Both rear axles are also from LSR. The Axcalibar Pro Racing axle is backed by a lifetime warranty and is fully adjustable by changing spacers. The MX axle was adjusted 3 inches wider than the cross-country one. Both bikes also had gusset kits installed by Triumph for all the added stress from racing. Hard use will eventually weaken the frame and cause premature cracks and breaks. Triumph’s frame mod even has a special plate welded in place for strength and a little element of style. Another important chassis upgrade is the LSR aftermarket swingarm bolt and gusset kit. This bolt is longer than the stocker and uses supplied pieces of metal to strengthen the chassis in that area. After all that, the frames got a fresh powdercoating from Seven S Powder in Riverside, California.

The DWT wheels have more offset on the MX version. Also, the STI tires for the cross-country model are considerably taller.

The biggest difference between the two is overall height. The cross-country version needs more ground clearance. The ride height was 10 inches in the rear and 10.5 inches in the front. This was done by putting more preload in the shock and running taller tires. Tire selection is key, and running the STI 21×7-10 Tech 4s keeps the chassis and swingarm from being pounded by roots or big rocks. Running a wheel like a DWT 9-inch G-2 allows you to have the beadlock and a rolled lip that acts as a reinforced inner ring. The wheels on the XC bike are beadlock front and rear; in desert racing and riding, most flat-tire scenarios leave you stranded two to three miles away from your truck. The front wheels are a 10×5 4+1 offset. DWT Racing puts an added screen on their wheels to keep out rocks and debris that can get lodged in your caliper. The rear wheels are 9-inch beadlocks with 20×11-9 STI tires, which are six-ply and built to last. The taller tires allow for more ground clearance.

The front wheels on the MX Raptor are from DWT Racing and are a double-rolled lip design to eliminate the additional weight from a beadlock. They have an offset of 3+2. Another thing the MX Raptor doesn’t need is front internal wheel guards due to less debris found on the track, so to cut weight and drag, these were removed. On both quads, the rear wheels are 8-inch beadlocks that clamp the tire directly on the wheel, so if you have a flat, you can still finish the race. Triumph is running STI 20×6-10 Tech 4s in the front and 18×10-8 in the rear. The rears are perfect for the Raptor 250, because they are a little narrower than most, which make it easier to break the rear end loose in a corner.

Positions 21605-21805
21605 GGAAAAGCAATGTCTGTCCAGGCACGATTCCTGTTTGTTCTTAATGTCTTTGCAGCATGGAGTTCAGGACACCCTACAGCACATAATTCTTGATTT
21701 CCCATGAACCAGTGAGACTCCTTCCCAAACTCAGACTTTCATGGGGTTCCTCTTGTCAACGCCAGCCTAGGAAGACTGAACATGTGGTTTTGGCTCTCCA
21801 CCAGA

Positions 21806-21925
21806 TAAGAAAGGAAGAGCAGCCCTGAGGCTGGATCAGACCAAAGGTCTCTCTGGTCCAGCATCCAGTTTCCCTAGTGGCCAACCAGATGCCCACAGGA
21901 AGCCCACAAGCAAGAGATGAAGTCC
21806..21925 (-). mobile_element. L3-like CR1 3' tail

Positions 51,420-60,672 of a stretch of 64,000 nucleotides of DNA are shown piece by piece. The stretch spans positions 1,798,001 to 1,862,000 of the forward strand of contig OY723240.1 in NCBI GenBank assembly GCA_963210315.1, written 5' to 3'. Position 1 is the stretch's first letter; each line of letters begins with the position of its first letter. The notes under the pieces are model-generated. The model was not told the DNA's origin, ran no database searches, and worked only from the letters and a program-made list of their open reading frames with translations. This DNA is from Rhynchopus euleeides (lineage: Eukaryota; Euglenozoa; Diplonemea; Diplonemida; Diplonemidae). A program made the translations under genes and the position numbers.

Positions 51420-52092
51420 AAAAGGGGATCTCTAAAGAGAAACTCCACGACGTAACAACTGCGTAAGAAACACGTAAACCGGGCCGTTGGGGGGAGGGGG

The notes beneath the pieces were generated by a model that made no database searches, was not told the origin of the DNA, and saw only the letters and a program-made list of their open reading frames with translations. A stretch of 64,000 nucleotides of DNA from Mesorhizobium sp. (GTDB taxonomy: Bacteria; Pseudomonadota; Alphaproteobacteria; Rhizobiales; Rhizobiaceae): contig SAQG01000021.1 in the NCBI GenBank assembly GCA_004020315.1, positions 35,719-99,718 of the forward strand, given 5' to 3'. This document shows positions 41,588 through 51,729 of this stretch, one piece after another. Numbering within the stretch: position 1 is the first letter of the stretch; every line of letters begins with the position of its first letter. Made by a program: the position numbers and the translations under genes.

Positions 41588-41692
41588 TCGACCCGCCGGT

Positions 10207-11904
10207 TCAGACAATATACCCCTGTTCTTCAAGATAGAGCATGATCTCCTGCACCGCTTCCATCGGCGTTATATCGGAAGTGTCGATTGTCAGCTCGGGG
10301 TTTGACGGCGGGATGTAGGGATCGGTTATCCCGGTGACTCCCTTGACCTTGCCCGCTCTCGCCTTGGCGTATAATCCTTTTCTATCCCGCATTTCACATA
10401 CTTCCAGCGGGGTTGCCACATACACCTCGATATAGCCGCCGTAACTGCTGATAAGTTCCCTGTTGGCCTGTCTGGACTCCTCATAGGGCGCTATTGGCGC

A Precision damper is used for both Raptors. The settings would be changed for different terrain.

Triumph chose to use LSR steering stems for both machines. They are made from 4130 chromoly steel and have interior supports that offer superior strength over the OEM mild steel unit, and the LSR stem also features the anti-vibration handlebar clamp kit that helps reduce rider fatigue by taking out small chatter. Along the same lines, both got Fasst Flexx bars and Precision stabilizers to give the riders control and comfort.

For cross-country, the Raptor has more ground clearance and a little less width, mostly through different tire and wheel selections.

You can easily put so much work into a Raptor 250 that it loses all the things that make the quad so wonderful. That didn’t happen here. Both machines only gained points on the fun scale. The motors have nearly double the modest output of the stock er, while the suspension and chassis mods allow the handling to keep pace. Remember, part of the Raptor magic is that the chassis is much more capable than the motor. The knee-jerk reaction to look for more power upsets that balance of nature. By paying attention to both sides of the formula, the Raptor is just as much fun as ever. As you might expect, the MX version has a little more power, thanks to its higher compression ratio and more aggressive cam. But both have excellent power delivery. The biggest difference between the two is how they ride. The MX version is low and likes to slide, and the cross-country seems to find more traction and hook up.

Moto Active heel guards and pegs keep your feet planted firmly on the nerf bars.
Triumph attaches a TM Designworks chainguide to the stock swingarm to keep the chain on the sprocket.

None of those results is particularly surprising. What amazes us is how two quads that were built for kids could be so much fun for grown-ups. Honestly, we love our 450 sport quads, but if all ATVs were like these two super Raptors, it wouldn’t be such a bad world.

If you’re interested in making your own Raptor 250 project, you can use all the same elements as the Triumph machines, or mix and match the most economical parts. Either way, it would be smart to give the guys at Triumph a call. They sell all the parts used here, and advice is always free (to a point). Contact them at (951) 898-0272, or visit them online at